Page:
Staff farewell Queenstown’s long-standing Medical Officer of Health Derek Bell

Public Health staff from across the district gathered together in Queenstown this month to say a very special farewell to their long-time colleague Dr Derek Bell.  Dr Bell, who is a Queenstown-based Medical Officer of Health for Otago and Southland, is retiring from his position after having enjoyed a long, varied and fascinating career in Public Health.
 
“I’ve been privileged to have had the role of a medic in a public health department,” says Dr Bell who began his health career as a GP initially, but after a stint on the Wakatipu Health Committee says his eyes were “opened to the world of public health and its many unique challenges”.
 
Dr Bell spent time working for the Southern District Health Board as a Strategic Advisor in its very early days and also worked as the National Director of Training for the College of Public Health Medicine. He took on the position of Medical Officer of Health for Queenstown in 1998 and has held that role since. 

Over the last 19 years Dr Bell has played a pivotal role in leading the DHB’s response to many major public health challenges, including the SARS outbreak, the Pertussis epidemics of 2001 and 2005, Meningococcal outbreaks, the dramatic floods of Wanaka and Queenstown in 1999 and the Bird Flu epidemic to name but a few. He has also taken a driving seat when it comes to establishing protocols around tourism health issues such as border control and dealing with cruise ship and bus tour outbreaks that have been shared nationally.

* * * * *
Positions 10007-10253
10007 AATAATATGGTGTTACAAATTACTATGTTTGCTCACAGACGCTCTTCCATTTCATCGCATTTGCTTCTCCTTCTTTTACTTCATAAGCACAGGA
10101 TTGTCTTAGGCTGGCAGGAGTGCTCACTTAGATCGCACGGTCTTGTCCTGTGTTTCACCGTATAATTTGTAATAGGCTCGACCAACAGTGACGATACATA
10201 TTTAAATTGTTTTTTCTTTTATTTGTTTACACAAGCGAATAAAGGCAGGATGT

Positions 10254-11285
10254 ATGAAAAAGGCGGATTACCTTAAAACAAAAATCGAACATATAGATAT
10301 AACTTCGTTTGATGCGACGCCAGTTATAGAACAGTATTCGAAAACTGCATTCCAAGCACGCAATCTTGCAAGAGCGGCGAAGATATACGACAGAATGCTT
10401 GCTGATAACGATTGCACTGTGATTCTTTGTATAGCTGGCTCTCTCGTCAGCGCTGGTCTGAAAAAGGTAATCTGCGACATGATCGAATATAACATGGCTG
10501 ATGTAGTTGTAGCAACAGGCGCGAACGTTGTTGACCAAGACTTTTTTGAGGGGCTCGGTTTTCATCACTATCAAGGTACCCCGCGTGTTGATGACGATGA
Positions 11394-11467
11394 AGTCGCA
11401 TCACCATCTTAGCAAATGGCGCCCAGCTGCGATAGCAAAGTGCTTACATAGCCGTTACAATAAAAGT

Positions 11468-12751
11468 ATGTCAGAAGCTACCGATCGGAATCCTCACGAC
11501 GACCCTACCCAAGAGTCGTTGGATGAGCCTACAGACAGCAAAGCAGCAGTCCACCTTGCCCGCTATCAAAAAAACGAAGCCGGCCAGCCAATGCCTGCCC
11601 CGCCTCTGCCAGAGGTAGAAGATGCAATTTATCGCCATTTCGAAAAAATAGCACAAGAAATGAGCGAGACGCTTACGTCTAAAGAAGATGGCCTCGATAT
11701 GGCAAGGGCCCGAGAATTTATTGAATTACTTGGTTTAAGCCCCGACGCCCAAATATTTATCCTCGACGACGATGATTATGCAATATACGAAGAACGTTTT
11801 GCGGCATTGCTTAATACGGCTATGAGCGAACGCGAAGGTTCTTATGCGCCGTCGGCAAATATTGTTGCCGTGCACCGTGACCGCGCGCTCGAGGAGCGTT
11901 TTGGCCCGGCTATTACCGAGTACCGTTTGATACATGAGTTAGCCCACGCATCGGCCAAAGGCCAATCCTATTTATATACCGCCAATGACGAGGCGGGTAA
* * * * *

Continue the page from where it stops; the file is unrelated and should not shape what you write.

Dr Bell will be retiring from mid-April and will remain based in Arrowtown, although he will be spending a lot of time in the North Island working on a conservation/ecological project. Public Health South staff presented Derek with a carved mauri kohatu (touch stone) from the local area as a recognition of the enormous contribution he has personally made to public health over many years. In his speech Dr Bell acknowledged, “The fantastic team work displayed by my public health colleagues over the years, who are more than happy to swap disciplines, and all pitch in when the need arises.”

Speaking about Dr Bell’s retirement, Marion Poore, Medical Officer of Health for Public Health South at Southern DHB said, “From his base in Queenstown, Derek has observed massive growth in the area and has had to respond to various high-profile public health issues in the resort and surrounds. His keen interest in environmental issues meant he took a “big picture” perspective to work and life in general. His strong working relationships with all staff, and other organisations were invaluable in ensuring effective responses to serious outbreaks of disease and developing good systems and processes for working with others on a range of issues.” 

Everyone at Public Health South and Southern District Health Board wish Derek all the best for an enjoyable retirement.  
 

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